Thursday, Jul 25, 2024

Making The Appeal Count

Dubious claims made in the government's oral arguments before the 8th Circuit Court of Appeals at the Rubashkin appeal hearing continue to roil followers of the case. Key assertions by Assistant U.S. Attorney Peter Deegan in response to questions from Chief Judge Riley replay in one's memory, raising troubling doubts about the credibility of the statements.

Judge Riley: Mr. Deegan, this Executive Summary that identified Agriprocessors as the target of the raid….Did Judge Reade have the benefit of that information?


Deegan: No, your honor, there is no evidence that she did.


Riley: What is the Executive Summary? I haven’t seen it.


Deegan: I haven’t seen it either. I don’t know. I don’t know.


The government had asserted in its brief to the 8th Circuit that the Executive Summary, which contained ICE’s operation plan for the Agriprocessors’ raid, was never shown to Judge Reade, and that she therefore did not know the target of the raid.


This is improbable, appellate attorney Nathan Lewin pointed out at the June 15 appeal hearing, because the ICE memoranda report that Judge Reade frequently asked for this document. Implicit in the ICE records is the fact that Reade’s requests for detailed information about the operation plan spurred the U.S. Attorney’s Office to press ICE officials for the document.


According to the ICE memoranda, ICE officials complied with the U.S. Attorney Office’s request. Higher-ups directed subordinates to show the Executive Summary, which included the operation plan, to Assistant U.S. Attorney Richard Murphy so that he could “incorporate it into his report to the judge.”


Yet Assistant U.S. Attorney Deegan (echoing the assertions of both his superior, Richard Murphy and Judge Reade) explicitly denied that Reade was aware of information about Agriprocessors that was splashed all over the operation plan. Deegan denied that she had read the Executive Summary.


Will the public ever learn the truth about what Judge Reade knew and when she knew it? Much depends on the 8th Circuit’s ruling on the Rubashkin appeal.


As the public awaits the Court’s ruling, hopes for a favorable decision remain strong in the Rubashkin family. This is evidenced by the vibrant trust in Hashem flowing through letters from Sholom Mordechai to his children and his deep belief that His rescuing help is imminent.


Letters leading up to the June 15th appeal hearing are infused with uplifting thoughts about the upcoming yom tov of Shavuos. Letters following the disappointment of the bail denial a few days later flow with loving encouragement and certainty that Hashem is in complete charge, that everything He does is for one’s good, and that the most important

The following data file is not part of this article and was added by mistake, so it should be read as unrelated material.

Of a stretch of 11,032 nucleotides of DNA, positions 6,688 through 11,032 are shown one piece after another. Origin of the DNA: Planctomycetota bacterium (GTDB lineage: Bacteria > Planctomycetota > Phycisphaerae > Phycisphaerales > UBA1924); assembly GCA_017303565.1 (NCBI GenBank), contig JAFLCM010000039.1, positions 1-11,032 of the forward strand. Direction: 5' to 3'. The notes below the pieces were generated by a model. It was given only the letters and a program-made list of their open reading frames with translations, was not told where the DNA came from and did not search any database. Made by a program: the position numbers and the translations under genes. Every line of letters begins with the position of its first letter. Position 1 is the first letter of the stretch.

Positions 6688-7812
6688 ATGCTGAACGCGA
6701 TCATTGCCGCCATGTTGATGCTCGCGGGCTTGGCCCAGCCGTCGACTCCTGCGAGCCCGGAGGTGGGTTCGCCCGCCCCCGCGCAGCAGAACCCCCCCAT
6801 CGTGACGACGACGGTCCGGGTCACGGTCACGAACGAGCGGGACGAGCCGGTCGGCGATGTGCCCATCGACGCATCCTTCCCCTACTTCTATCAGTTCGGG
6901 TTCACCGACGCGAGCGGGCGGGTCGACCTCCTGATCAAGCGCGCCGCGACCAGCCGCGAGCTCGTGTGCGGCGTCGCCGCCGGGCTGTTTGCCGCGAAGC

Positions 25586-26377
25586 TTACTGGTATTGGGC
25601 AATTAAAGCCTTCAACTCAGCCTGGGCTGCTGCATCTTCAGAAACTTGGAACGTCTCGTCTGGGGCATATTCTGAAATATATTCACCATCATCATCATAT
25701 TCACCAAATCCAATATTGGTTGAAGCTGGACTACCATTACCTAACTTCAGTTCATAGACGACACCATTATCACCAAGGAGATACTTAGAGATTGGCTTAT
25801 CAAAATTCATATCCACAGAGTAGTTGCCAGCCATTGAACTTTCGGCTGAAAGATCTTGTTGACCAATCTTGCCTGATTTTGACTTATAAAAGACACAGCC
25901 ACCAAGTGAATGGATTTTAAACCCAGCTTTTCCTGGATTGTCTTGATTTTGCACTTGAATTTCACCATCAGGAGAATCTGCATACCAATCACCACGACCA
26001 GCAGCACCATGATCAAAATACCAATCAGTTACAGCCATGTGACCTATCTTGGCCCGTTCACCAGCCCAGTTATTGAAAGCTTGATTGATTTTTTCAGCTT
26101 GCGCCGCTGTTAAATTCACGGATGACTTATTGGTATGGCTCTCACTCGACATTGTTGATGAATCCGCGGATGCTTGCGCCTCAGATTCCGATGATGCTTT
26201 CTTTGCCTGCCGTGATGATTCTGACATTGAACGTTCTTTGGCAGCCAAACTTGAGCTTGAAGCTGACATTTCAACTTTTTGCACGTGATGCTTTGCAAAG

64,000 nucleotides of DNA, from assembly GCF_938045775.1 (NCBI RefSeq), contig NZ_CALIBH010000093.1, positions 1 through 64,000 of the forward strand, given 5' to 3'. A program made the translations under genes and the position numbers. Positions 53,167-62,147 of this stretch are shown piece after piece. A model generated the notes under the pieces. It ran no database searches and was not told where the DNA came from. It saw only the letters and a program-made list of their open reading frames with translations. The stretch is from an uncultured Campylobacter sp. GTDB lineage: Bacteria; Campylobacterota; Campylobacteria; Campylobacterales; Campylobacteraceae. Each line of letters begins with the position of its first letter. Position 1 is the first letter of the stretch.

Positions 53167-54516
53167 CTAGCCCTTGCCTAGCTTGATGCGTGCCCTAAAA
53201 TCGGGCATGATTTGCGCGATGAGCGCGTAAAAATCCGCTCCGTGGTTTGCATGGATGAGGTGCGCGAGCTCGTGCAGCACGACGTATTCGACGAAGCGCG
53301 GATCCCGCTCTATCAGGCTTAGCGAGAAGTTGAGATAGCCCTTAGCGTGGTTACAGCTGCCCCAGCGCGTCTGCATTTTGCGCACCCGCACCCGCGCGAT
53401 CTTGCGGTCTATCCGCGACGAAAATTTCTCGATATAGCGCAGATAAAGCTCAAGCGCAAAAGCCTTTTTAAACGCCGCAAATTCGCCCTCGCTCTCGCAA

The following excerpts have been shared with Yated.


‘In Your Hands Is My Time’


Dear Kinderlach Sheyichyu,


It’s erev Shavuos, and we are about to receive Hashem’s most precious gift, the Torah Hakedosha. This year, Shavuos falls out on exactly the same days as last year, which makes the memories of what happened to me last year at this time extremely vivid. I don’t want to make you sad by reminding you but I do want to express my overwhelming gratitude to Him.


Thank You, Hakodosh Boruch Hu for the infinite chesed and rachamim you showed me one year ago, at this exact time. I remember being in the hospital, where I was treated for a serious infection that spread from cuts and wounds on my hand caused by being beaten and dragged through the county jail. My yarmulke and tzitzis had been forcibly removed… there was no kosher food… I was put into a dirty solitary confinement cell for being “defiant.”


Preliminary hearings for the trial had already started but I was in terrible shape for the trial itself. As I lay in the hospital, with my feet chained and one hand connected to intravenous, it seemed that I was totally alone, because nobody in the family knew where I was and what had happened to me. I had no siddur or tikun forleil Shavuos.


I thought about how the state had charged me with 9311 counts of employing minors and exposing them to dangerous conditions. Shortly before the trial started, they dropped over ninety percent of the charges. All this was going through my mind over Shavuos as I lay in the hospital. I had no phone and could not even talk to Mommy and consult with her about my medical situation.


A Yid who has bitochon is never alone. Boruch Hashem, I was healed enough by the Friday after Shavuos to be released. They took me straight from the hospital to the court to continue the trial. Days and weeks passed. To our great rejoicing, the outcome was a verdict of “not guilty” on all counts. The victory healed me spiritually, because the child labor charges were an attack on my humanity.